Namibia 166 for 4 (Wiese 66*, Erasmus 32) beat Netherlands 164 for 4 (O’Dowd 70, Ackermann 35, Frylinck 2-36) by six wickets
Namibia completed their highest-successful chase in a T20I to keep their Super 12 hopes alive and put Netherlands on the brink of an early exit. The Dutch have now lost two group stage matches, have to beat Sri Lanka and hope Ireland win both their remaining games. Namibia, on the other hand, have their fate in their own hands after completing their maiden World Cup win in senior men’s cricket.
After conceding 164 runs, a total which could have been lower after a fielding effort filled with fumbles, Namibia stumbled to 52 for 3 in the ninth over and were facing an uphill battle. But a 93-run fourth wicket stand between Namibian captain Gerhard Erasmus and David Wiese, which came in 8.3 overs, put Namibia on the brink of victory before Wiese and JJ Smit saw them home.
South African of the match
There were several candidates to choose from in this fixture but this unique award has to go to Wiese. He turned Namibia’s innings around with a vintage performance that involved clearing the rope five times, all in the ‘V.’ Wiese’s first shot in anger came when he charged Roelof van der Merwe and hit the ball over his head for six, which put Namibia on 68 for 3 at the halfway stage, needing 97 runs off the last 10 overs. Namibia scored 52 runs off the next four overs, and Wiese was responsible for 37 of those. He brought up his first fifty for Namibia off 29 balls with a six over cover point and brought their required run-rate down to just over six runs an over in the last three overs, when they needed 19 runs. Wiese only faced one ball in the final over, and Smit hit the winning runs, but he set the victory up and finished on an unbeaten 66 off 40 balls. Wiese also took the Player of the Match award.
Bounced out, slowly
Pace off the ball is likely to become the phrase of the tournament, and if you need a visual, look no further than the first two wickets of the Dutch innings. Jan Frylinck delivered a slow-motion bouncer to Stephan Myburgh, who tried to upper-cut him over point, but was earlier on the stroke than he would have liked and lobbed it to Stephan Baard at point. Two overs later, Wiese bowled a short, wide, and slow delivery that van der Merwe tried to cut but ended up slashing high to Bernard Scholtz at third man.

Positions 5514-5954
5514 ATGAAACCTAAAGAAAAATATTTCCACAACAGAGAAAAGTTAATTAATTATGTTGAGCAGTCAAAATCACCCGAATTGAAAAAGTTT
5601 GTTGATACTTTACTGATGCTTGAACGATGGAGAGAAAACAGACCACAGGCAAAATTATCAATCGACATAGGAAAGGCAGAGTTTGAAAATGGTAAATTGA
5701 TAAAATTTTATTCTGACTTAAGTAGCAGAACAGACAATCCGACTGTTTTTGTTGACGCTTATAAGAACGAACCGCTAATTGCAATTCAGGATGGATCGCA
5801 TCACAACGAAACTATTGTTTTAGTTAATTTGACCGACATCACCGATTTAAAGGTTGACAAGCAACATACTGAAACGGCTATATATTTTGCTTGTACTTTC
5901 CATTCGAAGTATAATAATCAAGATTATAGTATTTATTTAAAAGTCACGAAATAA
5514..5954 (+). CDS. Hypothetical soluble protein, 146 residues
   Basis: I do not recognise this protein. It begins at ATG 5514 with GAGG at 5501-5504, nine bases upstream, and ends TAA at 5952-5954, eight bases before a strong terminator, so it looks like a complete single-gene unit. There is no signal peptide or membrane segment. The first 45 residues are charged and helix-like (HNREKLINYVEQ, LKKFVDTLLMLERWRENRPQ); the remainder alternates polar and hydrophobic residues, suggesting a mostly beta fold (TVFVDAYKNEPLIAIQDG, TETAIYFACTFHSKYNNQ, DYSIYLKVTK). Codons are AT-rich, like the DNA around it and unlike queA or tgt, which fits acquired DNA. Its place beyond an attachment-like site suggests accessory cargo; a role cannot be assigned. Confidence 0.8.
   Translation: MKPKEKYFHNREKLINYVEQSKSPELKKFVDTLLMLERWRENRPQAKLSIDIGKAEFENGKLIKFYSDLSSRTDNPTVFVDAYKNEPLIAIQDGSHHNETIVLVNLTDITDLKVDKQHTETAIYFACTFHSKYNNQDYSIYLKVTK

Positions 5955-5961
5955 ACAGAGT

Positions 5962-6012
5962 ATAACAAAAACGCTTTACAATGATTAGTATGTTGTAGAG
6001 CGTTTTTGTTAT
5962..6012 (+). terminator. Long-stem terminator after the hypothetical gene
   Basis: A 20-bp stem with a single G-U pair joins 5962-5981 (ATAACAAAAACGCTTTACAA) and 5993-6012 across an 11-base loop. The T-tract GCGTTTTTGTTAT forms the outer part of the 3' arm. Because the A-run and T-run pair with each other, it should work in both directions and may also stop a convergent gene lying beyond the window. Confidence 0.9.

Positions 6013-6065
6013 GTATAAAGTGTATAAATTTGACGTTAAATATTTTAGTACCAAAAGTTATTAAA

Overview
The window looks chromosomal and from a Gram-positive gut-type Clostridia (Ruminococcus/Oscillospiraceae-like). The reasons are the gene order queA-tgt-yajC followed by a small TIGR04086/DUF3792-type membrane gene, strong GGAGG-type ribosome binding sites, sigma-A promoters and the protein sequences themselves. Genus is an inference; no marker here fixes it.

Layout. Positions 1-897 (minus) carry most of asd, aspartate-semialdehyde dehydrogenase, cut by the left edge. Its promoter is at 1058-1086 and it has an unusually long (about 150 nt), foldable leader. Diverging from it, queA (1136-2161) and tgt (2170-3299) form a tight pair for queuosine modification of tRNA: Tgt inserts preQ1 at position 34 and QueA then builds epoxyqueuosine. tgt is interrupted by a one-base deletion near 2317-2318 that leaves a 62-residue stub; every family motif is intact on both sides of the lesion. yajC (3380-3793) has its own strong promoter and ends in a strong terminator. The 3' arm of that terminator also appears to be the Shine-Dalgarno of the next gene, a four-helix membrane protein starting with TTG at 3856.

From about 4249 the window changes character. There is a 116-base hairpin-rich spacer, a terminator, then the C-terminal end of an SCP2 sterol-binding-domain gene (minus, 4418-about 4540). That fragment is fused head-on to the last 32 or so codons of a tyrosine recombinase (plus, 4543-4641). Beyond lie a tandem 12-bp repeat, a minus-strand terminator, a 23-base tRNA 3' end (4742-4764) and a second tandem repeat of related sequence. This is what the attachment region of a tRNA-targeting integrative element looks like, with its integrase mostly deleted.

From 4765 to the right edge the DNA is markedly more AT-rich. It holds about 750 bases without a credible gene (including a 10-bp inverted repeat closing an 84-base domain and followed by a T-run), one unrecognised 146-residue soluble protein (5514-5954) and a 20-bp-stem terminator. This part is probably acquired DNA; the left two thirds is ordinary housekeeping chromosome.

Max(imum) number of lives
Max O’Dowd brought up a second successive half-century at this tournament, this one laced with leg-side boundaries, but it was not without its fair share of luck. He survived four times against some sloppy Namibian fielding, which could have seen his innings end much earlier. O’Dowd could have been run out in the 11th, when he was on 38, and he pushed a Ruben Trumpelmann delivery to cover and set off for a single, but almost immediately realised it was the wrong decision. He gave up about three-quarters of the way down but the throw missed the stumps. Then, when he was on 46, he hit the ball to extra cover, took off and again realised he was too hasty. O’Dowd was ready to run back to the dug-out but the throw was inaccurate. He brought up his fifty six balls later with an inside-out drive over the covers.
O’Dowd entered the last five overs on 65 and sent an aerial shot in the direction of long-off, but the chance fell short. He added two more runs before he got a leading edge off JJ Smit. Baard ran in from the covers and got hands to it but could not hold on. O’Dowd had reached 70 by the last ball of the penultimate over and snuck two byes off a ball that struck him on the leg. He should have been run out at the wicket-keeper’s end but the throw went to the bowler. Eventually O’Dowd was run-out in the last over, chasing a second run but flagging in the heat. He became the first Dutch player to score back-to-back half-centuries at a World Cup.
More missed chances, but it doesn’t matter as much
The fielding remained messy when Netherlands began their defence. In the third over, Baard punched a ball into the covers and took a single which appeared completely out of the question. van der Merwe rushed his throw that would have run Baard out at the striker’s end and he escaped an early exit. Two overs later, Namibia’s mini-collapse began, when Zane Green dragged an attempted pull onto his stumps off Frank Klaasen. They went on to lose 3 for 18, with Baard the third of those wickets when he missed a flick and was bowled by the Dutch captain Pieter Seelar. But then came the 93-run stand between Erasmus and Wiese to seize the advantage for Namibia once more, and that was that.